The City moved for summary judgment on the following relevant grounds: 1) the City enjoys sovereign immunity based on the derived judicial immunity of the DTO; and 2) the assignment of the ticket through the City's computer system is a protected judicial administrative act.
In support of its motion for summary judgment, the City relied upon the pleadings and the affidavit of Larry Miller. As the “Director and Chief Clerk of the Municipal Court Administration Department for the City of Houston,” Miller attested that he was familiar with the job duties and responsibilities of the department's employees. Miller stated that at the time of the incident concerning the scheduling of Swindall's court appearance for her traffic offenses, DTOs were responsible for the docketing and scheduling of citations. According to Miller's records, at the time of the assignment of Swindall's ticket, the DTO who entered the information into the computer system acted within the course and scope of her authority. Miller opined that the DTOs are an integral part of the administrative arm of his department and are intimately associated with the administrative process of the City of Houston municipal courts.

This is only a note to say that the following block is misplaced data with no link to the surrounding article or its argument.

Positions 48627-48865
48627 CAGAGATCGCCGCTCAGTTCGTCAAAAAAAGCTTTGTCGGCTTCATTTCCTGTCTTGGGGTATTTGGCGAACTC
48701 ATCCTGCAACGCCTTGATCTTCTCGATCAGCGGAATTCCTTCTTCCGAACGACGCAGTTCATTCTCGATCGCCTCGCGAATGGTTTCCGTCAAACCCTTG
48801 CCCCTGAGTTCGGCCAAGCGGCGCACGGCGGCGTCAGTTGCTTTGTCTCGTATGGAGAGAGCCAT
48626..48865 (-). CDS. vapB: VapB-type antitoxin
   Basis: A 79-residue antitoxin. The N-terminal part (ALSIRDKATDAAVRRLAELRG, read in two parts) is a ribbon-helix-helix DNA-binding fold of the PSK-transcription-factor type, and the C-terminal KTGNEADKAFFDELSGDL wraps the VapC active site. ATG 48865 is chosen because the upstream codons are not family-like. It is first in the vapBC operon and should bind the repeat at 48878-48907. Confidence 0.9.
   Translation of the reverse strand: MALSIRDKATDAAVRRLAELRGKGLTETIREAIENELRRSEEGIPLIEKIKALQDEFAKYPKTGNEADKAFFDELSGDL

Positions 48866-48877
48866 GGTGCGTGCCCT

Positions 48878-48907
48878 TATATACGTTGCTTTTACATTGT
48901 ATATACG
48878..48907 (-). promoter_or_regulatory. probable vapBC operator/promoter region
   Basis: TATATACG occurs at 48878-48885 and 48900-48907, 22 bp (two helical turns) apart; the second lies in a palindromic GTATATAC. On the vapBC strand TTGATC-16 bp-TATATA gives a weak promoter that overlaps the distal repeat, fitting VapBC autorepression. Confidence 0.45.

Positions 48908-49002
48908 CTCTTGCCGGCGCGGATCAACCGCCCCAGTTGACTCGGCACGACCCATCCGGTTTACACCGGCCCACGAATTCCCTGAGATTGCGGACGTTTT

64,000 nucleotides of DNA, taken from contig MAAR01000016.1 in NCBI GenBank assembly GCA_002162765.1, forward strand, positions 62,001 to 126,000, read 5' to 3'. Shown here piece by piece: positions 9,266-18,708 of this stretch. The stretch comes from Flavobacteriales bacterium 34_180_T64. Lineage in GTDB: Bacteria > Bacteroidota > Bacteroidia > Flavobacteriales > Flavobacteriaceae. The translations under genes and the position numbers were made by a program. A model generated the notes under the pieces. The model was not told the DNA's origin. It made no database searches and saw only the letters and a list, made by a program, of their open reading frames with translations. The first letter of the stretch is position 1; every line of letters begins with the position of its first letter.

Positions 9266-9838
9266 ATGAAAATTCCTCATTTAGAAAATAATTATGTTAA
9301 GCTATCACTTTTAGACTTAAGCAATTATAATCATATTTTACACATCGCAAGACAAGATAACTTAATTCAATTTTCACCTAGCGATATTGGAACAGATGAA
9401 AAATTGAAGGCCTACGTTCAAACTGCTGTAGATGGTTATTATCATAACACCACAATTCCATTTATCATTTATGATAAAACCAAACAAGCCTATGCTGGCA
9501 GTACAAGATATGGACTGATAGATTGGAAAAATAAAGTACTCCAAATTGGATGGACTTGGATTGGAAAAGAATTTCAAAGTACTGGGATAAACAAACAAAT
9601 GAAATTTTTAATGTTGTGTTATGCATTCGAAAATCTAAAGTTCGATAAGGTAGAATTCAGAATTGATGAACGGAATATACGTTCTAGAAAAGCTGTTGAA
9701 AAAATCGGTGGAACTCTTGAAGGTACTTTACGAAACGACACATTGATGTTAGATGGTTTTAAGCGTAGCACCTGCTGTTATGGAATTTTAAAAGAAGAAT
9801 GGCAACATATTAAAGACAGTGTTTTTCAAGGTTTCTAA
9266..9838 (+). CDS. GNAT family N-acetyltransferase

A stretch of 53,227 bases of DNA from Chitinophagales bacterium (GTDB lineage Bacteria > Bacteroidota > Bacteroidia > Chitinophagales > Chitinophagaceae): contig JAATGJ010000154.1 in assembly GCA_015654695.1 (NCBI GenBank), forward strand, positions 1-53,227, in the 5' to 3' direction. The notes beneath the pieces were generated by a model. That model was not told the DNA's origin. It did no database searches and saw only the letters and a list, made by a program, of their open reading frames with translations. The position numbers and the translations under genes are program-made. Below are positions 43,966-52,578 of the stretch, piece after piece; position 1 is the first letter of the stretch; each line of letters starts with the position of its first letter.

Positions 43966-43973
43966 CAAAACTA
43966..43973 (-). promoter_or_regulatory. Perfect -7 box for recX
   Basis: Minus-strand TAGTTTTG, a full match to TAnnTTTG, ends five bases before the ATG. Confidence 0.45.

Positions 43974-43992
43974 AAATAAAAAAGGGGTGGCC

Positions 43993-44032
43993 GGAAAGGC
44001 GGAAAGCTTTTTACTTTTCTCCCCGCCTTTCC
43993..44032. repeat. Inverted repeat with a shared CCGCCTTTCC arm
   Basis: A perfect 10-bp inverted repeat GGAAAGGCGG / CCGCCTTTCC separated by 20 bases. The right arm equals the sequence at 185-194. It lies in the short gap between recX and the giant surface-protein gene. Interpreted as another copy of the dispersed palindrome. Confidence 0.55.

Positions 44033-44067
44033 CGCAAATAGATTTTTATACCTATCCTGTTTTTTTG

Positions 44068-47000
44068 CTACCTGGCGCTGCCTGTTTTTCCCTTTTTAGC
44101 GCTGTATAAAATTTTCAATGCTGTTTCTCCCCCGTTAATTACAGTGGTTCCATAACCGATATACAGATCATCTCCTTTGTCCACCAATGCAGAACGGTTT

In response to the City's motion for summary judgment, appellee argued: (1) the City was not immune from her allegations because her petition alleged the use of the city's tangible personal property causing her injury; and (2) the City was not entitled to judicial or derived judicial immunity based on the acts of its unknown employee acting as the data entry clerk. In support of her response, appellee offered the deposition testimony of Linda Vaughn, Victor Olivo, and Larry Miller.